The thrum of my ship's engines subsides as it drops out of warp and my viewscreen is filled with asteroids silently floating in the void beneath the silvery disc of a distant moon. A quick glance at my instruments warns me of the presence of other ships. Compelled by my curiosity to explore every facet of this vast and bewildering spacescape, I guide my lowly vessel closer to investigate, wary of possible hostile action...
It's a scenario which could describe my early days in EVE Online circa May 2003, or my more recent first steps in the modern re-imagining of the game that started the digital space race in 1984, Elite.
In both cases, the sense of being a tiny denizen of a vast and undiscovered universe tangibly permeates the game experience, injecting an austere sci-fi concept with possibility and wonder.
Of course, in EVE Online, that promise which was made by such a broad, open universe built around emergent gameplay concepts evolved into the peerless, player-driven experience which has seen it enjoy 11 years of success and counting.
On the other hand, Elite: Dangerous is still in beta for another few weeks and unsurprisingly has plenty of bugs and missing content. But despite that, I've had the opportunity to spend some hours playing what is already a polished and sometimes awe-inducing first-person spaceship piloting experience. The audioscape in particular is entrancing.
Rekindling a Love for the Unknown
|Hyperspace jumping through 'witch space' in Elite: Dangerous|
After all, for me, the whole lure of EVE Online was its intention to provide an online game which delivered the Elite experience of an open universe filled with opportunity and discovery. CCP Games delivered this in spades over the last decade, adding depth and breadth to the early, feature-light gameplay which captured my heart.
|EVE Online's skyboxes are stunning.|
Yet as I delve deeper into this brave new (yet wonderfully familiar) universe offered by Frontier Developments' Elite: Dangerous, I already sense it offers something which has always eluded EVE Online. There is a connection, a feeling of being immersed directly into a future world of technology and spaceships, which I've always sought in EVE, but has always been supplanted by CCP's insistence that New Eden's best experiences are found in large crowds.
'Join a player corp as soon as possible,' players would be told, with the aim of projecting the rookie EVE capsuleer into the player-fuelled socio-political centrepiece of the EVE experience where the hook of social investment counterbalances its still problematic and bewildering new player experience.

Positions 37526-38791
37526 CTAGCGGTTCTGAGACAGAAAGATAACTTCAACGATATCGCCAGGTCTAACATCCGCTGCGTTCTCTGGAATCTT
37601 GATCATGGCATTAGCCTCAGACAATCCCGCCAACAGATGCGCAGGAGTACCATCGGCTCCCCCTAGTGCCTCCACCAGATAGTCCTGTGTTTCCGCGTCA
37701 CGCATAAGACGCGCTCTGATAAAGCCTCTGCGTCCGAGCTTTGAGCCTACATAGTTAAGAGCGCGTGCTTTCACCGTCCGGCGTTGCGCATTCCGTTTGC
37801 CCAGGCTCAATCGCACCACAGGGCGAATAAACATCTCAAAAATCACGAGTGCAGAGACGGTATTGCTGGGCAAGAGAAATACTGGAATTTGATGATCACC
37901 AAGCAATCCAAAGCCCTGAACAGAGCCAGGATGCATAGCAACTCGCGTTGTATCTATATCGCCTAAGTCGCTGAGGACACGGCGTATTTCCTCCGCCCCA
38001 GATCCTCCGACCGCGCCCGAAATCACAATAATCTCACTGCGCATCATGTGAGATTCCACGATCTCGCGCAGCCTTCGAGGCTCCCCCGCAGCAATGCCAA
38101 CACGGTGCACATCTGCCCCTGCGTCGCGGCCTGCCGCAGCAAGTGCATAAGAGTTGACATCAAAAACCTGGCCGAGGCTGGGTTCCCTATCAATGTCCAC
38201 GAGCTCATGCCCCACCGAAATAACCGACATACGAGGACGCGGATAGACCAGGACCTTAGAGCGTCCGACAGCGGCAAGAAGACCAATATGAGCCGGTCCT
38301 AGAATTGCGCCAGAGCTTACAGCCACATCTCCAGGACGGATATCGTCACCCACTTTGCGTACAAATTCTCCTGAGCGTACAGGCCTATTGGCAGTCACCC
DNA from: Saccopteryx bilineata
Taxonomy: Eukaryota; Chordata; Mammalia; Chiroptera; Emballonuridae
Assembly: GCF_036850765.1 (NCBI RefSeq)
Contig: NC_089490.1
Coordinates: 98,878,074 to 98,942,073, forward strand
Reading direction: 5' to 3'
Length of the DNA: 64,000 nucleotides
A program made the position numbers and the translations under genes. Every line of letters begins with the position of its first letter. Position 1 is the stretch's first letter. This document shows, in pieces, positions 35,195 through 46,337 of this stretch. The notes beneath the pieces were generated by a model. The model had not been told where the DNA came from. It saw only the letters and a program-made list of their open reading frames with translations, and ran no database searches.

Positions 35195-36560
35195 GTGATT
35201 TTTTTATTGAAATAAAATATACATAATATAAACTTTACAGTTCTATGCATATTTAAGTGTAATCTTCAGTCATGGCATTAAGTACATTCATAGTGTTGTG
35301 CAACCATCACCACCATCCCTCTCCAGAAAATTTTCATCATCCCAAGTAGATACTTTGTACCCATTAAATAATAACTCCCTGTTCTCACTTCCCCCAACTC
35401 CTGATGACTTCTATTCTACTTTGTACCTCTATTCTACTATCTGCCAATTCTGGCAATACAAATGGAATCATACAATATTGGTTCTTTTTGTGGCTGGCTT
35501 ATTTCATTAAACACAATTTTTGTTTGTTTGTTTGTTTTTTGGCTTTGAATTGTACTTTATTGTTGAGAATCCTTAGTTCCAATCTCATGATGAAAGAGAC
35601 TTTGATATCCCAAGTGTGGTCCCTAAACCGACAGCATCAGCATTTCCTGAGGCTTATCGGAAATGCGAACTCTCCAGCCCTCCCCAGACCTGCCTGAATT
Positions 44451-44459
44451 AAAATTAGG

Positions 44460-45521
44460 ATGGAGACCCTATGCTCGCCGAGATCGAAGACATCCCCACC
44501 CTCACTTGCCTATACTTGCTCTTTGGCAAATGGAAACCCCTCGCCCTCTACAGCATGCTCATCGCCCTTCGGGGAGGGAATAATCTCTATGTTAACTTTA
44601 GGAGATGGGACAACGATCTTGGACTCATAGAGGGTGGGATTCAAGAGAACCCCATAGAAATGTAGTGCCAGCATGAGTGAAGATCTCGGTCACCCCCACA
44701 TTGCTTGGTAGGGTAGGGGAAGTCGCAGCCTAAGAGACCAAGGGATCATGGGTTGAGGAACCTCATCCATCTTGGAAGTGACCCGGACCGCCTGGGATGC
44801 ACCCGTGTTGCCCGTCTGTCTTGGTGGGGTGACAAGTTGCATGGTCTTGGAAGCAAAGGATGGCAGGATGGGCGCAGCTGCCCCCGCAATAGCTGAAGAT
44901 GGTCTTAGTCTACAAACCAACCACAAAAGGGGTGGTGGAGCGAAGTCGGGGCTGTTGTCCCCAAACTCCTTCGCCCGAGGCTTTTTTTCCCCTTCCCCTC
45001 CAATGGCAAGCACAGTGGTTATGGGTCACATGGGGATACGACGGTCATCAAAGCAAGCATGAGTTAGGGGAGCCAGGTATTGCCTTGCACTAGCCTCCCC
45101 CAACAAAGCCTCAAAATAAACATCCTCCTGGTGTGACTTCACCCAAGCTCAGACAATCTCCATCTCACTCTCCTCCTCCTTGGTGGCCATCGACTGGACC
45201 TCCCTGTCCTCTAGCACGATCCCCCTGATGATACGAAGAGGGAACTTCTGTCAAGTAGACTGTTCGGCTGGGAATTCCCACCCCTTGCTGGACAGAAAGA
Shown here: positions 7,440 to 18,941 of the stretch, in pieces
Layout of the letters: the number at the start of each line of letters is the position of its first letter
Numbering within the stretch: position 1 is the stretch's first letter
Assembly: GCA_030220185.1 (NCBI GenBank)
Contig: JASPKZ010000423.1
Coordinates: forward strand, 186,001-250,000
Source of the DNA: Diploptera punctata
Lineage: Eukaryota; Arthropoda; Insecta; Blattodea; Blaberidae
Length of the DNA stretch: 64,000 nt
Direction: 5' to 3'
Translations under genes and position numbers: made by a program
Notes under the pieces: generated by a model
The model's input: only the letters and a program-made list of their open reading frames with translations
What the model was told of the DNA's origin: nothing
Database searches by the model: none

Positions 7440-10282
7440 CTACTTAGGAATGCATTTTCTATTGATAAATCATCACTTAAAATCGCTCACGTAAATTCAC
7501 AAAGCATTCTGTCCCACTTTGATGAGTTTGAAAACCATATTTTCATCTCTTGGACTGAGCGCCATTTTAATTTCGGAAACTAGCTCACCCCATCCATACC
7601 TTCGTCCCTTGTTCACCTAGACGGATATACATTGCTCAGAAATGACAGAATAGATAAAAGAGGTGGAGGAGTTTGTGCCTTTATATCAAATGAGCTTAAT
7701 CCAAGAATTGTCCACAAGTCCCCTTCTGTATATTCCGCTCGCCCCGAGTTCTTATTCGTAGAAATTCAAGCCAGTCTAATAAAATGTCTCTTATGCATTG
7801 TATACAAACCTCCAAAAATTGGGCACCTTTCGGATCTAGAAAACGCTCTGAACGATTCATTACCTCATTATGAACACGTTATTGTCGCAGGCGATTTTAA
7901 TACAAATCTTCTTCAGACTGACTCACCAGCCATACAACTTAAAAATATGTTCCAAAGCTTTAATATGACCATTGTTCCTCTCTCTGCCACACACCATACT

The Needs of The Many
|When they say EVE is big, they mean it. Big spaceships (10km+), big battles (2000 players+), big stories.|
That's not to say that I don't enjoy the asymmetric PvP element EVE provides - the ever present risk is exhilarating and the adrenaline shakes EVE can stimulate has yet to be replicated in any other gaming experience I've had. But those moments are fleeting (haha!) and a lot of gristle has to be chewed to find those sweet morsels. Even then, the disconnected and uneven gameplay that permeates EVE remains unaddressed.
|The lost connection of EVE.|
Admittedly, I am one of the pro-Incarna minority crowd, because EVE's abandoned 'walking in stations' gameplay promised to fulfil my hopes for the kind of immersion I had long hoped for from my EVE adventures. Indeed, my preferred spaceship experience is one far more insular, one which encourages me (and perhaps a small group of friends) to believe the surrounding environment, providing immersive escapism.
The Desires of the Few
|The surface of a Coriolis space station in Elite: Dangerous.|
And the empty house is already glorious.
|The empty co-pilot's chair in a Cobra Mk. III|
That said, Elite will likely never be able to scratch the empire-building, strategic itch that is EVE's oeuvre. It offers a far more modest, but intimate and personal story. They are very different games, and I am thankful for that. The two titles can co-exist on my hard drive without much overlap; Elite provides sit-forward 'moment-to-moment' gameplay, while EVE is a more cerebral, calculated, sitting-back experience.
In fact, from my perspective, Frontier has probably done CCP a huge favour: I can now enjoy EVE for what it is rather than what I'd like it to be, and the two games can comfortably co-exist on my hard drive, ripe for comparison but rarely competing, and perhaps even learning a little from each other.
To be honest, I'm relieved.